Are mobile phone taxes a real problem?
Congress is mulling over legislation that would freeze the taxes we pay for our cell phone service.
April 17 is tax day. So all you procrastinators out there better get going. While it's easy to dwell on just how much we pay over to the government this time of year, we're actually paying taxes all the time -- when we buy things, when we fill up our gas tank and when we pay our cell phone bills.
Those phone bills are the focus of proposed legislation in Congress that would freeze cell phone taxes for five years. Scott Mackey is an economist at KSE Partners; he also works with the major cell phone companies. “The typical customer pays about 16 percent of their total bill in taxes and fees,” he says. “To compare, the sales tax you pay on everyday items that you purchase, that rate is about 7.4 percent.”
But why do the cell phone companies care how much we pay in taxes? Mackey says it’s pretty simple. People have limited budgets. “To the extent that taxes are driving up cost of people's bills, they have to cut back in what kinds of services they buy and what they purchase,” Mackey says. He and other supporters of the legislation argue that these taxes disproportionately impact lower-income people, who depend on their mobile phones for phone and Internet service.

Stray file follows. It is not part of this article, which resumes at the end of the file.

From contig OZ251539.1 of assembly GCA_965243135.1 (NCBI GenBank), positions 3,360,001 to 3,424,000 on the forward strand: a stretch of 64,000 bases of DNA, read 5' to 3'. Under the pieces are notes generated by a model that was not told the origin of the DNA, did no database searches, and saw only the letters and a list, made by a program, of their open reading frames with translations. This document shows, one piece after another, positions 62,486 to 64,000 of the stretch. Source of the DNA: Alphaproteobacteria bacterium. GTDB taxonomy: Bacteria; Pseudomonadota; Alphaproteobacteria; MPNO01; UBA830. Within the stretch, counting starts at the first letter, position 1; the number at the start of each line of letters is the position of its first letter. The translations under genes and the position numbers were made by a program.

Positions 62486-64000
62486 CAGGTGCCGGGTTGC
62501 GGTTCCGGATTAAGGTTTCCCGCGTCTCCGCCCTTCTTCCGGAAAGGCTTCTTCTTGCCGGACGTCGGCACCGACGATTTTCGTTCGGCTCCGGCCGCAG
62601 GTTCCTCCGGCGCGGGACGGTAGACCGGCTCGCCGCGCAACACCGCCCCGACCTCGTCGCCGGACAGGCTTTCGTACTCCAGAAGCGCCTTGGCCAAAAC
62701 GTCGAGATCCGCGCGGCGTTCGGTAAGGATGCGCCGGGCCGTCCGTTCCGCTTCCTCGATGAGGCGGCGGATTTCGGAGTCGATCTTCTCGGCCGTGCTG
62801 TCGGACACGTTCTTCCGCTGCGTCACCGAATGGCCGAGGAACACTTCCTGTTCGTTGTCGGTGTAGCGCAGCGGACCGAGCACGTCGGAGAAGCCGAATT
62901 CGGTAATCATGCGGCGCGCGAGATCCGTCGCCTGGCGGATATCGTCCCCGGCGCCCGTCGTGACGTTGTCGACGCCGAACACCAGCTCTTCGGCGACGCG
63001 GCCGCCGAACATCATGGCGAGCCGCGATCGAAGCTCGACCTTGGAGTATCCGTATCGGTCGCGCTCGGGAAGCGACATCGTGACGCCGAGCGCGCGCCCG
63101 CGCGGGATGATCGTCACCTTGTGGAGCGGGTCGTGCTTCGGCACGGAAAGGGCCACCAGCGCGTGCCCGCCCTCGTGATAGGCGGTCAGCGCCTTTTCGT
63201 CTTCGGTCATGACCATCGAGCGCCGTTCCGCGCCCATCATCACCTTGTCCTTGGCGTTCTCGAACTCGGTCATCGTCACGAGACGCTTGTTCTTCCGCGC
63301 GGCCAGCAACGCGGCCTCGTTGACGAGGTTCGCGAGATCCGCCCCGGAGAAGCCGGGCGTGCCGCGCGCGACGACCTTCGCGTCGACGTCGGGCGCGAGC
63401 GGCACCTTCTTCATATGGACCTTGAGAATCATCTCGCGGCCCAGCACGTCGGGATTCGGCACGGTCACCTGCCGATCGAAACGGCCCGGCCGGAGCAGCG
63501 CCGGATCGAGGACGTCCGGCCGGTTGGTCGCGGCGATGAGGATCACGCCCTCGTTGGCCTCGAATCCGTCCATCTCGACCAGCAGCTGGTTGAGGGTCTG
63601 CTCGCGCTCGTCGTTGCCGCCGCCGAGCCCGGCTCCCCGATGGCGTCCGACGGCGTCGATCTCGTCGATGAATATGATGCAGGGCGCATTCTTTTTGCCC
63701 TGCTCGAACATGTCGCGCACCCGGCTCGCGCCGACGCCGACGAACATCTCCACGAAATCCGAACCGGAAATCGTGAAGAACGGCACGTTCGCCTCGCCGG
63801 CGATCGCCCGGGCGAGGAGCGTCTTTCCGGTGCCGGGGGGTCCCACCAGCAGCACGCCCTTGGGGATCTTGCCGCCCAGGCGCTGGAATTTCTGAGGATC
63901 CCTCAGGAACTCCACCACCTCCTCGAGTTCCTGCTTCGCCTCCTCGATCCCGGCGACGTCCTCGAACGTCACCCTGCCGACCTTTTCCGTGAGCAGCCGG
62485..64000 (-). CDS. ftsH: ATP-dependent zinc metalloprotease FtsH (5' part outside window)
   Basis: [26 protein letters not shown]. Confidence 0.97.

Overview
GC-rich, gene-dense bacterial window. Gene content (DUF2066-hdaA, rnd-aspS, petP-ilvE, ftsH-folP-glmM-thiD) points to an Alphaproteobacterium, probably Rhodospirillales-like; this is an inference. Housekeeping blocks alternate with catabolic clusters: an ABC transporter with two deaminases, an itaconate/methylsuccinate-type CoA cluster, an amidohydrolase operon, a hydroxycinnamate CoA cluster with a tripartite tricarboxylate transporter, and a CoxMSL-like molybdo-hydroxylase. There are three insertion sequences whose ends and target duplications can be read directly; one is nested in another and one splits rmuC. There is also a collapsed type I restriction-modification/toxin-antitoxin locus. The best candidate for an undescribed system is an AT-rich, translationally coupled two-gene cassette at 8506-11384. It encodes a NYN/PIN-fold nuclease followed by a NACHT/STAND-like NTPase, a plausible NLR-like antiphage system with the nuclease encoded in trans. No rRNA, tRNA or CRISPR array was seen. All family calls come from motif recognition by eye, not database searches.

Christian Sandvig, who's a professor at University of Illinois at Urbana-Champaign, isn’t buying it. He says the law would basically limit the ability of states and local governments to raise rates. “It doesn't make any sense,” he says, “the prerogative of taxation should rest with voters in their cities and states.” He also thinks the talk about cell phone taxes is missing the bigger point: People don’t like their cell phone companies or their cell phone bills. “The wireless industry is one of the most unpopular industries in all of commerce, if you look at consumer satisfaction ratings,” Sandvig says.